WRITER Torben Betts says in the programme notes for Caroline's Kitchen "I am trying to look at the state of the nation by means of getting under the skin of various people."

It doesn't actually convey that admirable intent.

It is, at the end of two fraught hours, a middle-class farce.

Happily, no slamming doors, vicars or hooray Henrys shouting "has anyone seen my trousers?" while hiding in a wardrobe.

I was hoping for a darker, funnier piece of work.

I feel this Original Theatre Company's touring production, directed by Alastair Whatley, is not best suited to the Everyman's mould-breaking tradition.

It would be a more at home at the Playhouse.

This new updated version of this 'one continuous scene play' is interrupted only by the interval.

It certainly puts all of its moral eggs in one basket and the dialogue appears disjointed and, at times, dated.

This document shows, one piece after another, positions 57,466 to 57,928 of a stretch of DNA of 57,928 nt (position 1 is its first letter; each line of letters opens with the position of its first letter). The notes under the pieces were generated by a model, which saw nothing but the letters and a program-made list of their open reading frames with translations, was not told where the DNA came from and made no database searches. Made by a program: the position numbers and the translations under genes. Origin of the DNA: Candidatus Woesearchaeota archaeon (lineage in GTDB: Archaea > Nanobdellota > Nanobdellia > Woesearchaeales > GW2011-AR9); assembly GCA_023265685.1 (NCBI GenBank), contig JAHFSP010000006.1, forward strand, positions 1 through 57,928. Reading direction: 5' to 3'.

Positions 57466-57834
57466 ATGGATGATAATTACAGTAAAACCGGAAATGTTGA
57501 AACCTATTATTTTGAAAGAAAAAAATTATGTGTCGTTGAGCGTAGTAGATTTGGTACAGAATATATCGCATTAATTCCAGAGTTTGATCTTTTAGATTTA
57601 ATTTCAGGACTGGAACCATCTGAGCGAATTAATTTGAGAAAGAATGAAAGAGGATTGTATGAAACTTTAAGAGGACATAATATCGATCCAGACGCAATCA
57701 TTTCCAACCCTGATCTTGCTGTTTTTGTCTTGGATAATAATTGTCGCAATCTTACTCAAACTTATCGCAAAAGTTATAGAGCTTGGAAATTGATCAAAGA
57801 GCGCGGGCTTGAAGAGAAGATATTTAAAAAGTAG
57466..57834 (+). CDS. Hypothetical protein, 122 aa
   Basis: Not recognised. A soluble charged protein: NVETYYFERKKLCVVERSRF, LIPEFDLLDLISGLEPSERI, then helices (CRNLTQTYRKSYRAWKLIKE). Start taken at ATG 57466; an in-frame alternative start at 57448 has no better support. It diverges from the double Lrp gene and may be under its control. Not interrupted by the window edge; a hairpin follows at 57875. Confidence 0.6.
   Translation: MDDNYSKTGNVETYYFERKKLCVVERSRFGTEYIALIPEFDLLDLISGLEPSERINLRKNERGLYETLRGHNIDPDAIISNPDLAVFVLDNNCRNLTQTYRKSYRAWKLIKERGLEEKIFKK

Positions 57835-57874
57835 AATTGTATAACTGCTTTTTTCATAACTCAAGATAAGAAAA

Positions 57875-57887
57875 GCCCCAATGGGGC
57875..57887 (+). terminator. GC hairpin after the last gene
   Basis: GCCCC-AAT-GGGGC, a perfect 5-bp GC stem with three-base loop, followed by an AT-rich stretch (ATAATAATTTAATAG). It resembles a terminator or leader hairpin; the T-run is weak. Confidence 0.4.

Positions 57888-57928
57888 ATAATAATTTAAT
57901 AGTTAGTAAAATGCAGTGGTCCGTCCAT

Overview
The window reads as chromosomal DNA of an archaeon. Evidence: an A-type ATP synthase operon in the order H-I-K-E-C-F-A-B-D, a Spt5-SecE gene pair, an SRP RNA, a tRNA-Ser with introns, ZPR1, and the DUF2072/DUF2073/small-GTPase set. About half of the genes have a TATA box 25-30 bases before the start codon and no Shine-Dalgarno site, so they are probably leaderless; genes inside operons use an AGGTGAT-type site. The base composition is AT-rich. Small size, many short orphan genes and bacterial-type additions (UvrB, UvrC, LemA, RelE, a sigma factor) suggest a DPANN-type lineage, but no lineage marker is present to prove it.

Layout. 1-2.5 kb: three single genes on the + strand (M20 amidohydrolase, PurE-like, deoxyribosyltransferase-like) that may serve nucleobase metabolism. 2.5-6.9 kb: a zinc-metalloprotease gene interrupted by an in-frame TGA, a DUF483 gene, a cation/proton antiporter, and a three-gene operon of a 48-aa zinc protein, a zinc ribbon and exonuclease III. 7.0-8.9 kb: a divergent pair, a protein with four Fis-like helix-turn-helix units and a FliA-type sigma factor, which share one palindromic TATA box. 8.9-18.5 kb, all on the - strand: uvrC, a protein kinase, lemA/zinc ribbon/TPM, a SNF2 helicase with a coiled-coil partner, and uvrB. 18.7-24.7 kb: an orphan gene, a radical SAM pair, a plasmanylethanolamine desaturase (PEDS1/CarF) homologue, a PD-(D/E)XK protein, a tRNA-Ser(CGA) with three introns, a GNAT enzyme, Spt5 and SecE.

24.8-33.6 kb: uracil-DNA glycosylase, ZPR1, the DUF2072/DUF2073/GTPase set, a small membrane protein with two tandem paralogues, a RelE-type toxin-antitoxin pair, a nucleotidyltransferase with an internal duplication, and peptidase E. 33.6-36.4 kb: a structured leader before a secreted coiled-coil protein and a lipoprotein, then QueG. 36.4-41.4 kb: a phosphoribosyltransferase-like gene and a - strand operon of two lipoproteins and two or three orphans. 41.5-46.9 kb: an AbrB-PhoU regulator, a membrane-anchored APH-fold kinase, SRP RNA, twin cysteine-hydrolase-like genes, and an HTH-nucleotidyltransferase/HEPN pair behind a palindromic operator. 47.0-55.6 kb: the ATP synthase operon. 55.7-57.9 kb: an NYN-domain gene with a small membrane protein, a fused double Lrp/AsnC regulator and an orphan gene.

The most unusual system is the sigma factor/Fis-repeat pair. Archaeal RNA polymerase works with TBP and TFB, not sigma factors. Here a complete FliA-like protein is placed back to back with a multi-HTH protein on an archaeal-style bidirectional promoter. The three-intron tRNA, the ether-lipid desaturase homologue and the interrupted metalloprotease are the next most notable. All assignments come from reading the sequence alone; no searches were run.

The premise is at first a tasty one.

Celebrity TV chef Caroline Mortimer (Caroline Langrishe) leads a charmed life.

She has all the trappings of success at her plush North London home and also in her work until a newspaper is ready to use paparazzi photos of her falling over after one too many glasses of fizz.

Her kitchen is where she thinks (and drinks) hard.

Put into a metaphorical blender alongside her, the following characters spice up the action: Mike her boorish golf addict hubby with a mid-life crisis; son Leo a self-centred, whining gay graduate; Amanda the petulant PA with a foul mouth; two-timing handy man Graeme and his neurotic wife Sally.

I found myself allergic to this pack of nuts.

The cast work hard and Aden Gillet gives the strongest performance as Mike, but even his rasping rants over-stay their welcome.

On a mid-summer madness night to a backdrop of thunder and rain we see relationships crumble and everyone get their just desserts.

A frenetic finale leads to a Fawlty Towers-esque conclusion without the clever Cleese humour.

This is a microwaved Alan Ayckbourn styled-comedy drama that doesn't quite cut the mustard.

Overcooked - three stars

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